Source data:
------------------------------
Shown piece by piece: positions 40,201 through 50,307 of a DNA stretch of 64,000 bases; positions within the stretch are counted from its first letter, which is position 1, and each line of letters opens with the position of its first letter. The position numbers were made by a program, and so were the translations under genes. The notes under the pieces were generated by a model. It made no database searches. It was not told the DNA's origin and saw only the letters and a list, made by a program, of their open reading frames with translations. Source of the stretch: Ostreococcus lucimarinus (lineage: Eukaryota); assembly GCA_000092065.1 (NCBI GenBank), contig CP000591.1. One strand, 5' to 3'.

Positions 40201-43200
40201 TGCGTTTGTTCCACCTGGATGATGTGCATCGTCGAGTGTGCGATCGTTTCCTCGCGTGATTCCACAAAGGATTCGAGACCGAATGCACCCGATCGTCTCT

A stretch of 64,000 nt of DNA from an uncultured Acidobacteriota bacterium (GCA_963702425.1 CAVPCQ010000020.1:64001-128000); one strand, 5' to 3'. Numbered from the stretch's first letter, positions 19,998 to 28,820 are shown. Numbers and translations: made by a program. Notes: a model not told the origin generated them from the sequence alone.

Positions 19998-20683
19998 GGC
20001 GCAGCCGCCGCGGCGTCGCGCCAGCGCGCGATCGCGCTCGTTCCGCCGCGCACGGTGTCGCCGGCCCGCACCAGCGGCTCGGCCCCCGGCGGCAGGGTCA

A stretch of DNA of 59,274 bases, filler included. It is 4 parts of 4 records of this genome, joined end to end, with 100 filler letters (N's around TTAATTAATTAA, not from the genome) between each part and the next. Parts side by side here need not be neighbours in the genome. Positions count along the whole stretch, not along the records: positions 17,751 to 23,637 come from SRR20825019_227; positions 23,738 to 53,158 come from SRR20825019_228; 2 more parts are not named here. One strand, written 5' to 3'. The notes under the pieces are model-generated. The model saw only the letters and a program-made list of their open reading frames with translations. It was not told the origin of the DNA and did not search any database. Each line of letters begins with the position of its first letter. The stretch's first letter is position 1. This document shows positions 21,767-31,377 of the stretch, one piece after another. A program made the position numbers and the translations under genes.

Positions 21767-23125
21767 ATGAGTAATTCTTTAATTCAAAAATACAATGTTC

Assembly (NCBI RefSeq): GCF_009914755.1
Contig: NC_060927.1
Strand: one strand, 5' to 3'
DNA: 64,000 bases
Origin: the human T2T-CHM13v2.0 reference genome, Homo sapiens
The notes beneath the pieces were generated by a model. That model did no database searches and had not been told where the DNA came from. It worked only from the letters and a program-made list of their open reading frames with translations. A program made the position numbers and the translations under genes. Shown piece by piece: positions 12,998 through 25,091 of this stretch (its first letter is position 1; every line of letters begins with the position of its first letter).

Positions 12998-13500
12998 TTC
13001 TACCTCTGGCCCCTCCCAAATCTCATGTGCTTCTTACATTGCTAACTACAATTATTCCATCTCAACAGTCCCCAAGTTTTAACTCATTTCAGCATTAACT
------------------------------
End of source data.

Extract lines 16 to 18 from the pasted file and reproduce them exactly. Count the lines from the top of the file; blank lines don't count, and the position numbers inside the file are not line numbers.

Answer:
The notes beneath the pieces were generated by a model. That model did no database searches and had not been told where the DNA came from. It worked only from the letters and a program-made list of their open reading frames with translations. A program made the position numbers and the translations under genes. Shown piece by piece: positions 12,998 through 25,091 of this stretch (its first letter is position 1; every line of letters begins with the position of its first letter).

Positions 12998-13500
12998 TTC